Language is a uniquely human phenomenon that develops in children with remarkable ease and fluency. Yet questions remain about how we acquire language. Is it innately wired in our brain, or do we learn all facets rapidly from birth?
Two books – Rethinking Innateness and The Language Game – provide us with some fascinating perspectives on language learning that bears implications for how we think about learning to read and write, and furthermore, for how we talk about the power and limitations of AI.
In my last post (yeah, it’s been a long time. I don’t get paid for these, you know), I made the case for the importance of phonics instruction, while acknowledging it should be just about 30 minutes a day in the early grades. But I also pointed out that the quality of that 30 minutes can be highly variable.
Even when you have a program that sequences phonics instruction systematically and explicitly, it needs to be acknowledged that this is only a small part of what is on most teachers’ plates each day. Kindergarten – 2nd grade teachers usually teach most core subjects, and may be drawing upon a panoply of programs they are supposed to be experts in, while managing a bunch of young homo sapiens who have not yet fully developed a prefrontal cortex and the ability to regulate their emotions and behavior. It’s exhausting, to say the least.
There is a concept termed diglossia worth exploring in relation to dialects of African American English used in the United States.
What is diglossia?
Diglossia can be defined as “the coexistence of two varieties of the same language throughout a speech community. Often, one form is the literary or prestige dialect, and the other is a common dialect spoken by most of the population.”
I am a nerd, and I skim through a fair number of research papers, both to keep current for my professional role, and because I just like learning about literacy and language.
While I use Zotero to organize some of what I come across, I tend to read through papers on my phone on buses/trains to and from work, or to print out something to read later, so I am not systematic or well-organized about what I pick up from what I read, unfortunately. I do post quotes from articles as I read them on social media, so I can search through my own past feed to find links to research I read. So while I might build my own schema about things as I read more and more stuff, I don’t retain the specific sources.
One of the things I have had in my head regarding literacy interventions is that multicomponent approaches in English tend to be more effective than single component approaches for students who are learning English at school (ELL), and for many other populations as well.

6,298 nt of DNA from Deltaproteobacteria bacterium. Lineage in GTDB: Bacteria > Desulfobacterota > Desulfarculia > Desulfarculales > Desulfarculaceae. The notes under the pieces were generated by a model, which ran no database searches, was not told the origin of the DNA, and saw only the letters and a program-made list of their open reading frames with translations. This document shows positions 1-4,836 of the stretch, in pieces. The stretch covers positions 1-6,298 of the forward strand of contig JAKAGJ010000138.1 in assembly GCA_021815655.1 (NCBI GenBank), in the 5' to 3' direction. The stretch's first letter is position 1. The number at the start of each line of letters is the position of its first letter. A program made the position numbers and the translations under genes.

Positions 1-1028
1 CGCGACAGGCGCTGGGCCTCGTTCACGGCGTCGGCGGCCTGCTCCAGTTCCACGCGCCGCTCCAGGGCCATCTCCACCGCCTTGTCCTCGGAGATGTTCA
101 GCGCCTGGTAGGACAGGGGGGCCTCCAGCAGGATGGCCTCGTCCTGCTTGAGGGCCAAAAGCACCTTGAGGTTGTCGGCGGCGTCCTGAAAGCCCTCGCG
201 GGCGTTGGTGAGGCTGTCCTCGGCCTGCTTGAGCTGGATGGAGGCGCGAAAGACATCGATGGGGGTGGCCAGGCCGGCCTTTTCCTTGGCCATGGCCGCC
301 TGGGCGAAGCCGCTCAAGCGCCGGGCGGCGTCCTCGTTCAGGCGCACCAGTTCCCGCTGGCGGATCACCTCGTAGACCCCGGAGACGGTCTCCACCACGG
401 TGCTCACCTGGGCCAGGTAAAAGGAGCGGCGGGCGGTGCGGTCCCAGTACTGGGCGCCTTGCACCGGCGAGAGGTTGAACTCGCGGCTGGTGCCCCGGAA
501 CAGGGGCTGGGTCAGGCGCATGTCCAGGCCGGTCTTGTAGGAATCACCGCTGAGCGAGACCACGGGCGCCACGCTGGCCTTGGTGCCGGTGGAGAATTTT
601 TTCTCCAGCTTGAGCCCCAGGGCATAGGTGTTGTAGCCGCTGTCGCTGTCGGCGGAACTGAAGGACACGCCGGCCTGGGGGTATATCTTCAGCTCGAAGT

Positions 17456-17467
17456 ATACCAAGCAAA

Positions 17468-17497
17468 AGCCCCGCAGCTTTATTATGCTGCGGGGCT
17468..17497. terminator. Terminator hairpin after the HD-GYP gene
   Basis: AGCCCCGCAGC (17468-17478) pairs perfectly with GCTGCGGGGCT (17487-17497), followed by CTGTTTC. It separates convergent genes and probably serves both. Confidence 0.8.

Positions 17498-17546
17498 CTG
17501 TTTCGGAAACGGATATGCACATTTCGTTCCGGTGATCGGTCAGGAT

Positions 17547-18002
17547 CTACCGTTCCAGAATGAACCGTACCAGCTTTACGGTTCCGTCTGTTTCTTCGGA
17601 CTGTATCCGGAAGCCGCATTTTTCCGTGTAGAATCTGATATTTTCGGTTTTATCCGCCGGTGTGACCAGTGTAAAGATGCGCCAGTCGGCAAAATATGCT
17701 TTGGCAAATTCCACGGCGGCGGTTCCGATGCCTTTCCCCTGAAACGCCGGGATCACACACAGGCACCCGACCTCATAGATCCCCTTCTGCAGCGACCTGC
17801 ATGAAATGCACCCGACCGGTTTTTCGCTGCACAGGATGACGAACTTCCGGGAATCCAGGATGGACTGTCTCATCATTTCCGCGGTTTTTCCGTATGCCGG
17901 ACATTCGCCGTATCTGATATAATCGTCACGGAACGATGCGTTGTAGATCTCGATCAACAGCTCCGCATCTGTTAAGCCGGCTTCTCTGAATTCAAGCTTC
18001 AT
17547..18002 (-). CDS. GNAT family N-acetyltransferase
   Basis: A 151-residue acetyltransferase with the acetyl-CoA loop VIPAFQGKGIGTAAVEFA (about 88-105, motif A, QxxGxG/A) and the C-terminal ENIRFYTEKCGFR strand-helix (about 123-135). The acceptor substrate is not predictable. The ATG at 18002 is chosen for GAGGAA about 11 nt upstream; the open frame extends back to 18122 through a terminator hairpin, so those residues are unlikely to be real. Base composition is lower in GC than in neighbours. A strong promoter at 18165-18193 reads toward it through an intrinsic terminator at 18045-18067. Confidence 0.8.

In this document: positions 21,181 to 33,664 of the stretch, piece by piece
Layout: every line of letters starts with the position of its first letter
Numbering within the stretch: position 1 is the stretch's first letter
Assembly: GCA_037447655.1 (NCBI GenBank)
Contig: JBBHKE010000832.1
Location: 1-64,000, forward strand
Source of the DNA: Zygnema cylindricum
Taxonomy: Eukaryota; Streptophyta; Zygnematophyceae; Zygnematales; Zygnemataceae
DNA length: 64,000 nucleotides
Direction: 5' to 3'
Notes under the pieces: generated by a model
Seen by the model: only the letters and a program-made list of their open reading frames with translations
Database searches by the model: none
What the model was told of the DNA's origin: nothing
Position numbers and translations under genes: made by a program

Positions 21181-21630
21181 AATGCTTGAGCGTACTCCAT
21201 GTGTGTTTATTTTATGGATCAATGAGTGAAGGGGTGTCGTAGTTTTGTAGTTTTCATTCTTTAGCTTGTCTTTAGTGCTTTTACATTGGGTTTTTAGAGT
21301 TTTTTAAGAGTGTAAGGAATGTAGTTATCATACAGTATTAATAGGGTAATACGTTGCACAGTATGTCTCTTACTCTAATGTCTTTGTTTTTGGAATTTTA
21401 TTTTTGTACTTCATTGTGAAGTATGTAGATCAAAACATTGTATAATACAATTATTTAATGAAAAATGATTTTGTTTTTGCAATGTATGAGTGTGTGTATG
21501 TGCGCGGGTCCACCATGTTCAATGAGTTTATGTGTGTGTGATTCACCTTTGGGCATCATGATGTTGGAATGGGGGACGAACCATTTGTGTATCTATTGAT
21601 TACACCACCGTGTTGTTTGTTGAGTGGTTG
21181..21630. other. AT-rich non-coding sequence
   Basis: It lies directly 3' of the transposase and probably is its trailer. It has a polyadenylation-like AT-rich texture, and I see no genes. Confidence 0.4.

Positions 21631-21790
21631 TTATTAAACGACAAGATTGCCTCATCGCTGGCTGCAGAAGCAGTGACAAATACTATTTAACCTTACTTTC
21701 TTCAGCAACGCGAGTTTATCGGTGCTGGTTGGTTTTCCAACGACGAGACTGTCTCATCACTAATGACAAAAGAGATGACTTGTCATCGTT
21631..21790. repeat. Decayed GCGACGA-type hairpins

Gaining a clear picture of a student’s language and literacy abilities in both English and their home language is critically important in two scenarios:
the student has just entered your school and speaks another language at home (whether because he is entering the school system in kindergarten or is newly arrived from another country and entering in a later grade)
the student is in a bilingual program
Gaining information in both languages for bilingual students in these situations can portray a completely different spectrum of profiles than when assessing in English only.
My son just entered kindergarten. We received a folder from his teacher with two sets of materials: an overview of the Fundations phonics program (good!), and a list of sight words that he would be expected to memorize each week (um).
This is how the sight word overview began:
Did you know about 75% of words we read are sight words?
Sight word are words that do not follow the rules of spelling and therefore must be recognized by sight. The more sight words a student can recognize, the more fluent of a reader they will become.
*The “science of reading” has become a loaded term — partly due to how “science” itself may be conceived. Since starting this series (yes, I know, I take a really long time to write posts), there’s been a fascinating trend of articles reacting to the term in various ways. These takes seem only slated to increase, given the wide attention this recent tidy overview on the push for SOR in Time has received, just as one example.*
In Part I, we examined a 2003 article by Keith Stanovich that proposed 5 different “styles” that can influence how science is conducted and perceived. In that article, we learned that in education there may be a tendency to lean towards “coherence” in narratives or the “uniqueness” presented by silver bullet fads. These tendencies can and do subvert science-based reading practice.
In Part II, we began our analysis of yet another stellar 2003 piece by Paula and Keith Stanovich, which lays out the importance in drawing on the cumulative base of scientific findings on reading, rather than on gurus, personal agendas, and politics, as the field of education so often tends to. We learned that while peer reviewed research may not be a guarantee of quality, it is at the very least a minimum criterion that establishes such research as a part of the accumulating “public” realm of scientific knowledge.
The “science of reading” has become a loaded term — partly due to how “science” itself is conceived.
In Part I, we examined a 2003 article by Keith Stanovich that proposed 5 different “styles” that can influence how science is conducted and perceived. In that article, we learned that in education there may be a tendency to lean towards “coherence” in narratives or the “uniqueness” of silver bullet fads. These tendencies can subvert science-based reading practice.